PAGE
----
Cake Decorating Blog

Intricate Cake Designs Made Easy (The Secret Is Stenciling!)

Need to decorate a detailed cake in a flash? Stencils are your secret weapon! Keep your pulse rate low and the piping bag in the drawer and let stencils do the heavy lifting.

Finished Damask stenciled cake with sugar flowers on top

Photo via Juniper Cakery

You can stencil on fondant-covered cakes, buttercream cakes and even unfrosted or naked cakes. Use buttercream, royal icing or even luster dust to create intricate designs that are nearly impossible to recreate with piping. Or make playful and whimsical cakes with stenciled sprinkles or even cocoa powder.

We’ll show you how to stencil using the classic method — royal icing on fondant — and then give you some ideas on how to use your stencils in new ways.

How to stencil on a cake

Stencil detailing can completely elevate a cake design, and there are so many creative possibilities. But messy stenciling looks anything but impressive. Follow along with this tutorial to create sophisticated masterpieces every time.

What you need:

Step 1: Plan your design

Flexible Plastic Stencils | Erin Gardner | Craftsy

Photo via Erin Bakes

Stencils cut outChoose (or make!) your stencils

Premade stencils will get you decorating faster, and many offer more detailed designs than you could create on your own.

For a custom design, make your own. Find any pattern or shape you like, print it out and lay the template under a piece of mylar or other transparent, food-safe plastic. Cut the design out of the plastic using a craft knife. Remember to leave an edge around your design — you’re going to keep the “negative” of the design and toss the bits you cut out.

Make a plan

Sketch your ideas out and figure out where you’d like certain design elements to go. Make sure you know how tall your cake will and how tall your stencil is. Stencils with repeated prints, like damask patterns, are often 6″ tall, so make sure your cake is tall enough to accommodate the stencil. If your stencil is too tall for your cake, you can trim it down or block out part of the pattern with masking tape.

Get in shape

Gif of putting plastic stencil into cake pan to make it round

When you’re working on the side of a cake, you want to make sure every part of the stencil follows that curve. If it doesn’t, the icing can sneak in through the sides of the opening and ruin your design. Try storing your stencils in a small, round cake pan. A new stencil can take a long time to shape, but it’s worth it. Let it sit for about a week if you can, but at least try to plan for a couple of days.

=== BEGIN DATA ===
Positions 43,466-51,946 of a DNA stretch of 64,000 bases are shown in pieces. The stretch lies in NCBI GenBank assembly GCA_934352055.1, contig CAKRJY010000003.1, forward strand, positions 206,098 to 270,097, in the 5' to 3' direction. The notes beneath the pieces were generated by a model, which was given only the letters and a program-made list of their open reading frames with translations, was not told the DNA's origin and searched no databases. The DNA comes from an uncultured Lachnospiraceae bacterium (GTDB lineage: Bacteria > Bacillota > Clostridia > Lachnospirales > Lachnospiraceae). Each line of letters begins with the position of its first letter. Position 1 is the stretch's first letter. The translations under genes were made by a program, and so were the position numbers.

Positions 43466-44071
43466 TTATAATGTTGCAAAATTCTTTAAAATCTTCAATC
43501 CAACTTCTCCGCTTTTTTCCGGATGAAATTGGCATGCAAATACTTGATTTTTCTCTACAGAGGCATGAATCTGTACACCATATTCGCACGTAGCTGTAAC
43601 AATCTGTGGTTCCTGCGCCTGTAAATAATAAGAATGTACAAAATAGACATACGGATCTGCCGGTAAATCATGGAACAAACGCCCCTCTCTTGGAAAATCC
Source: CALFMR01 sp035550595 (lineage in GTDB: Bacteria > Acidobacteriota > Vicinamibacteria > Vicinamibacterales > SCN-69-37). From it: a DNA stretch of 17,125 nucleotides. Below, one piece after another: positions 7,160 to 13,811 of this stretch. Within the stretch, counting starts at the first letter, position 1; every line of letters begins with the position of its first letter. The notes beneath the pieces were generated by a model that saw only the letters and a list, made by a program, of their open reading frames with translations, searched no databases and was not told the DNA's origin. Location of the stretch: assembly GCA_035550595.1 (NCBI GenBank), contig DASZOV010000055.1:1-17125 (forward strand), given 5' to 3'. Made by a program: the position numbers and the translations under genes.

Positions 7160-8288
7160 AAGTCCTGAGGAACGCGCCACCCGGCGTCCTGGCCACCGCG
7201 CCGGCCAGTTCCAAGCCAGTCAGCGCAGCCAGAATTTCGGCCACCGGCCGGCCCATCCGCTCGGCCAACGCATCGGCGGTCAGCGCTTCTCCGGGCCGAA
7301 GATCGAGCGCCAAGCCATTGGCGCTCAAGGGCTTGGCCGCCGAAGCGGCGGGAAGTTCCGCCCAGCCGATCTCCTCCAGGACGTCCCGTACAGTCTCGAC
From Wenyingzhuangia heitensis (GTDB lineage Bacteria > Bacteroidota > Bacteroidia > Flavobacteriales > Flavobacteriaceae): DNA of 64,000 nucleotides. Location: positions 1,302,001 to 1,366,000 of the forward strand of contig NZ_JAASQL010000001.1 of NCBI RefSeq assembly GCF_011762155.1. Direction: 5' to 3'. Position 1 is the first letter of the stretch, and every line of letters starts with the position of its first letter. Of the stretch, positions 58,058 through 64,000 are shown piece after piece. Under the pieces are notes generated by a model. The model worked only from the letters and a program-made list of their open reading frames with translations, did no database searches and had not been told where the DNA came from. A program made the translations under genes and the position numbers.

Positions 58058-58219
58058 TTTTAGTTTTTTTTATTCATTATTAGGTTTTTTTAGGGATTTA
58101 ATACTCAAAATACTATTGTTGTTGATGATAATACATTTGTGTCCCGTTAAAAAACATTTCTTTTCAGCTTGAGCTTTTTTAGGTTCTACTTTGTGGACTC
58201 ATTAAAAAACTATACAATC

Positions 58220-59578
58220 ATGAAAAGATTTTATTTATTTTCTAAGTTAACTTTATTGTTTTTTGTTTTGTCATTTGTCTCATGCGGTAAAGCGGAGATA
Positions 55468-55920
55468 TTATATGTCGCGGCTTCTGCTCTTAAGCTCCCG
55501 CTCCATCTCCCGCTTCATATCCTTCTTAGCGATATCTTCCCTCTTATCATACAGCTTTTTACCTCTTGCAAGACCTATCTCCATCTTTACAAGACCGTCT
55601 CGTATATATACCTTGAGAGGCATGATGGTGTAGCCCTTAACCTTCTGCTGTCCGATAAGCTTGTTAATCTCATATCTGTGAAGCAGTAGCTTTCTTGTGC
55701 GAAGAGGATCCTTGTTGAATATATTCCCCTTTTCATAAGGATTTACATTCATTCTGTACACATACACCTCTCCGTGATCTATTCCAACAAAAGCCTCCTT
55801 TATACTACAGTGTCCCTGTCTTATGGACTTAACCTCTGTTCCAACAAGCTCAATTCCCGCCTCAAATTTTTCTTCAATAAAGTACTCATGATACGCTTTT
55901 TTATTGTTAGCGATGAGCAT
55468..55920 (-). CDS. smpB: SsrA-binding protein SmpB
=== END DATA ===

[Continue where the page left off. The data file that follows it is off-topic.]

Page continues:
Start small

If you’re new at stenciling, don’t jump right into stenciling a whole cake. Opt to stencil on flat fondant disks and lay them on top of buttercream cupcakes, or try a simple pearl pattern to edge around a single tier.

Let the cake rest

Let your fondant-covered cake rest at least overnight and preferably 24 hours before applying the stencil — this will help prevent damage to the fondant while applying the royal icing.

Step 2: Attach the stencil to the cake

Holding or attaching the stencil to the side of the cake can be the toughest part. There are different ways to do this, and it all depends on how you like to work. Here are a few options:

For top stencils

Top stencils are very easy to attach: Just gently lay it on top of your cake and hold it down with your hand or tack down with a bit of shortening.

Shortening

apply shortening to cake stencil gif

Some decorators use Crisco or another form of vegetable shortening to stick the stencil onto fondant. Just dab a little shortening on each corner of the stencil and press it to the cake.

Ribbons or bandages and a clothespin

cutting space for ribbon in cake stencil

If your fondant has already set, you can use a ribbon, clean bandage or medical tape and a clothespin to keep the stencil in place. Cut 1″ slits on each end of the stencil and slide the ribbon through, securing it to the stencil with tape. Use a clothespin to hold the ribbon taut at the back of the cake.

Toothpicks or pins

Photo of stencil on cake attached with dressmaking pins

Photo via Juniper Cakery

Attach your stencil to the cake with ultra-thin toothpicks or dressmaker pins. (Check your local laws about inserting metal or wire into food.)

These will leave holes in your cake, so you’ll need to be clever in covering them up. We recommend mixing a bit of fondant with water to create a thick paste that you can use to patch the holes. Or cover the holes with additional embellishments like a sugar flower or a piped design.

Step 3: Make the icing

Photo of bowl of icing, offset spatula and damask stencil

Photo via Juniper Cakery

Aim for a thick yet pliable consistency for your royal icing — something a little thicker or stiffer than toothpaste. If your icing is too runny, it will seep under the stencil and create a messy, gloopy-looking print. If it’s too stiff, it will be hard to work with and may crack or lift off the stencil and cake surface.